'Adam Smith is alive and well in the US. But he is Miami now and speaks Spanish.' This is how Antonio Jorge, a Cuban-born economics professor at Florida International University, summed up the success story of the Cuban component of the growing Hispanic community in the United States. This city of Miami, of course, is where most Cubans are concentrated.Their economic success here is spread for all to see, in the downtown area and beyond. And what Professor Jorge meant by his reference to Adam Smith, the 18th-century Scottish economist, was that the Cubans in Miami have triumphed and prospered economically in the short period of two decades by their commitment to Smith's basic laissez-faire principle that economic reward is directly related to hard work. The Hispanic population of Dade County (by and large, Greater Miami) is about half a million -- or about 35 percent of the county's total population. Of this half-million, about 400,000 are Cuban. They have turned Miami into a partly Spanish-speaking city -- and not only the initial area of heavy Cuban concentration called 'Little Havana.' Business after business in downtown Miami is Cuban-owned and the signs are in Spanish. In two stores on a main shopping street into which this writer went to make purchases, he was asked in Spanish what he wanted.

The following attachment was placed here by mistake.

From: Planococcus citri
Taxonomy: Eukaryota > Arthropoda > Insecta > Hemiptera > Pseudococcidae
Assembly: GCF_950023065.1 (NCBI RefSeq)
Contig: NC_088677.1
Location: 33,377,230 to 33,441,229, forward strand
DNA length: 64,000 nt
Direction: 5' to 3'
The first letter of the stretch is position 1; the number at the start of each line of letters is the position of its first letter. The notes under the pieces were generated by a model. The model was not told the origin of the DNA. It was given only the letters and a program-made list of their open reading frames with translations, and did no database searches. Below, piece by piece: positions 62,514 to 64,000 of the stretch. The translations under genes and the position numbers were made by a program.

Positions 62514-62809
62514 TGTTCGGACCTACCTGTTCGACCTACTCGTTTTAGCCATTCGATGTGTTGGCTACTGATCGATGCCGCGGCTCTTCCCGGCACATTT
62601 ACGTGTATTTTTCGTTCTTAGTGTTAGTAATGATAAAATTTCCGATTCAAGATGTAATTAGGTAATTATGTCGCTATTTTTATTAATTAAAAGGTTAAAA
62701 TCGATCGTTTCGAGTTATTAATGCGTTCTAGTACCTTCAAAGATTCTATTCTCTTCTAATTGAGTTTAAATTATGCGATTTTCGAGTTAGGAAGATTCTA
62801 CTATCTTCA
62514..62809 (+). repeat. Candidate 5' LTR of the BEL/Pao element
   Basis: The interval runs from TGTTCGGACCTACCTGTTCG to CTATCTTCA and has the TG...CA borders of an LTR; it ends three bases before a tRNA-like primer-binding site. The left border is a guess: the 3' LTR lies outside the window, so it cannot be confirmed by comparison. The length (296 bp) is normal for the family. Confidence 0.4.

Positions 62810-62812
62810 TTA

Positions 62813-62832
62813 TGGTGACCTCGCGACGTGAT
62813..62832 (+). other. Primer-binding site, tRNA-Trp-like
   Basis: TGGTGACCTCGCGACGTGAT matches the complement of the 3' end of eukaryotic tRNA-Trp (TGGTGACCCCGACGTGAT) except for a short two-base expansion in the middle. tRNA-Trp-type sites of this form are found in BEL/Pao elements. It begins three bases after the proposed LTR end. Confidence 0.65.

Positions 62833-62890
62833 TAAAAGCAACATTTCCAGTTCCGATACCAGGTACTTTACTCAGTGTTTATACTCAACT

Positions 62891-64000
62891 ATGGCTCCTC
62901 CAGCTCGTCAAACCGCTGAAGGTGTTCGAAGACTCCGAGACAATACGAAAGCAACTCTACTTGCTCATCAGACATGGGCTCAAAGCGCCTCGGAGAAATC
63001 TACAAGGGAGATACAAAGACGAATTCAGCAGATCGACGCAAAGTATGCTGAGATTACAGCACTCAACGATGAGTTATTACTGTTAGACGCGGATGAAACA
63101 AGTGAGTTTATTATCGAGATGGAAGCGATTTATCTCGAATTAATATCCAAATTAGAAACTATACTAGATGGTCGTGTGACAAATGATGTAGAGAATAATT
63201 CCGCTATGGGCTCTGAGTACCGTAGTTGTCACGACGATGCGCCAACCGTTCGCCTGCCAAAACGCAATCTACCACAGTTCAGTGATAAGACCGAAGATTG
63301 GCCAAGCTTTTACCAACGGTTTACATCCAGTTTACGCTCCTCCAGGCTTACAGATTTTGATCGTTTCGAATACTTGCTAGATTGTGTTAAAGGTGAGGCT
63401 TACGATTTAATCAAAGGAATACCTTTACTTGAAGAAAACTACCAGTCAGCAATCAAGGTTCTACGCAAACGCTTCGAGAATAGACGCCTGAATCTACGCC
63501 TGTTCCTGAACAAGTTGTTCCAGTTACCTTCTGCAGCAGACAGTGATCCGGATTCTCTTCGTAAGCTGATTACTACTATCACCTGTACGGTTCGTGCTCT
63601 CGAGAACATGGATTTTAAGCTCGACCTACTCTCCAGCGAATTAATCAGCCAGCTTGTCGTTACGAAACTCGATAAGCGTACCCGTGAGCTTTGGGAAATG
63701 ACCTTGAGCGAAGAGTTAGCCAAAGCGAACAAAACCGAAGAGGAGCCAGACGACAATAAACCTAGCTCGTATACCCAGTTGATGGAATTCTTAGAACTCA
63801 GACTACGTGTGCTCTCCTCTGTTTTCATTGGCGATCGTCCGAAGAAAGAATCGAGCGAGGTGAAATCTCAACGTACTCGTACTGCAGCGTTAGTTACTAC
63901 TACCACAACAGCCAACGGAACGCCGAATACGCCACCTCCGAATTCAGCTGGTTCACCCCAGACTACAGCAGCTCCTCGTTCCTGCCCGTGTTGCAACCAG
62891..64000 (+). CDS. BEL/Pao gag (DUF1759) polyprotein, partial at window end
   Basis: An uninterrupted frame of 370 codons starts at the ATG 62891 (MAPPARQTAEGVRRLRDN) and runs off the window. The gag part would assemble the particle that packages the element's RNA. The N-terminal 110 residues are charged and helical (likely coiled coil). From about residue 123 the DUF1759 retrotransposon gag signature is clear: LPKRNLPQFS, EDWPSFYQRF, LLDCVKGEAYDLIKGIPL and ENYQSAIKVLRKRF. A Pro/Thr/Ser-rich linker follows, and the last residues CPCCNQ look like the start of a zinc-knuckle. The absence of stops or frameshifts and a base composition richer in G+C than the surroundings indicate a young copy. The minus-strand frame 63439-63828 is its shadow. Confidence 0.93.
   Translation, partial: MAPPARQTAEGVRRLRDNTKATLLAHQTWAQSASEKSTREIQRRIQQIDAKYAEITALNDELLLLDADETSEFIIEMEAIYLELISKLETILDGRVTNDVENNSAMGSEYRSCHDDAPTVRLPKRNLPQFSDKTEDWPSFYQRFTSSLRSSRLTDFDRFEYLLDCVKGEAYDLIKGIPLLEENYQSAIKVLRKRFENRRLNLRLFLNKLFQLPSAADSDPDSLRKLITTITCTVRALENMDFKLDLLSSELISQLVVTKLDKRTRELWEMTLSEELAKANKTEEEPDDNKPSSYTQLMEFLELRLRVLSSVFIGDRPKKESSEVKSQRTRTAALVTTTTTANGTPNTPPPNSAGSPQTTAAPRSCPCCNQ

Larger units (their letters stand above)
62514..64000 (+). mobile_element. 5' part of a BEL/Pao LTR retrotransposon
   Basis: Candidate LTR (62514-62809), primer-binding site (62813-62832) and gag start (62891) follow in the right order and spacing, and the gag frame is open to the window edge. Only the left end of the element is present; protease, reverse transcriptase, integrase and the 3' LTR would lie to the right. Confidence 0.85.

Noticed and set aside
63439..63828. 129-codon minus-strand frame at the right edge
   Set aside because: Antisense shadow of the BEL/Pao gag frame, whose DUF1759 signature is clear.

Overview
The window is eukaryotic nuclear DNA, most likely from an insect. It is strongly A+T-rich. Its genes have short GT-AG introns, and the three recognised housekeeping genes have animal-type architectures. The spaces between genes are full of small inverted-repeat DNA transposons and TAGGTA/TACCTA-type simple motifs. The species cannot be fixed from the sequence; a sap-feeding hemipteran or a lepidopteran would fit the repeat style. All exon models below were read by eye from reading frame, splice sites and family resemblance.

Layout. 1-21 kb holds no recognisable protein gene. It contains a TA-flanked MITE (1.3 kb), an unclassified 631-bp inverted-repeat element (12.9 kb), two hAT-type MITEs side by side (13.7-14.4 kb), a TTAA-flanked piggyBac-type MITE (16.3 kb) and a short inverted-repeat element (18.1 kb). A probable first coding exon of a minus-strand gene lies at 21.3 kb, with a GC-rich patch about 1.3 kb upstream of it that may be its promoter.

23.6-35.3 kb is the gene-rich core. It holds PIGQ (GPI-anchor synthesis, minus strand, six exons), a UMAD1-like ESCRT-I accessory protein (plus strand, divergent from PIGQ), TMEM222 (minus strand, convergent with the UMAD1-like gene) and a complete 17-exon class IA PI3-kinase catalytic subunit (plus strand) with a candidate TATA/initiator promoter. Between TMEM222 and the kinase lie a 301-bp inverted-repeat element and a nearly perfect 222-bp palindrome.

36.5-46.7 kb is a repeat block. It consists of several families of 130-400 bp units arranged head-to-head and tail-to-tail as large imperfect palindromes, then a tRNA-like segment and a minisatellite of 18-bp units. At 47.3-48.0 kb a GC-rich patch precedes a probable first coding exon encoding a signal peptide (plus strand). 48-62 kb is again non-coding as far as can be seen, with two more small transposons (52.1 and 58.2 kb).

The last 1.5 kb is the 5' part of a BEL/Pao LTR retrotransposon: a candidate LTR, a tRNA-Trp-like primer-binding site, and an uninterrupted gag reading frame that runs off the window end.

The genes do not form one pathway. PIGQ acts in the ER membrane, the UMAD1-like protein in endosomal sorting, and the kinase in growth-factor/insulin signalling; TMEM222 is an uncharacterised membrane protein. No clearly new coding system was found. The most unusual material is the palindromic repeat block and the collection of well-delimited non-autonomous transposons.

What makes this Hispanic concentration in Miami so different from, say, the Mexican or Puerto Rican barrios of Los Angeles or New York is that there are no Cuban slums.
Those in the Cuban exodus to the US that began in the 1960s have been largely middle-class and well-educated. Unlike Mexican-Americans and Puerto Ricans, they were more politically than economically motivated in coming here. There first thought was to escape the Marxism and political repression of the Castro regime in their homeland.
Professor Jorge said that the Cubans brought back into the United States what the US had once exported to them: a firm commitment to the free-enterprise system. Their accomplishments in Miami show that they know how to make it work.
Ivan Castro, a member of the editorial staff of El Miami Herald, the Spanish-language supplement to the daily Miami Herald, said these accomplishments could be broadly summarized thus:
* Being the catalyst in transforming Miami into a thriving city and metropolis, from its earlier role as little more than a winter vacation town.
* The stabilization of Miami into a year-round hive of activity. Before the arrival of the Cubans 20 years ago, Miami's economy had been seasonal, going into top gear for vacationers from the Northeast only in the winter and lapsing into the doldrums during the heat of the summer.
Professor Jorge added to this the Cuban role in turning Miami into a true bridge between the Northern and Southern Hemispheres in the Americas. Once, both Atlanta and New Orleans aspired to this role. But, he said, Miami won out because the Cuban presence not only made the city bilingual but was also of sufficient caliber to provide Hispanics at many to the key levels where visiting Latin American businessmen needed their contacts.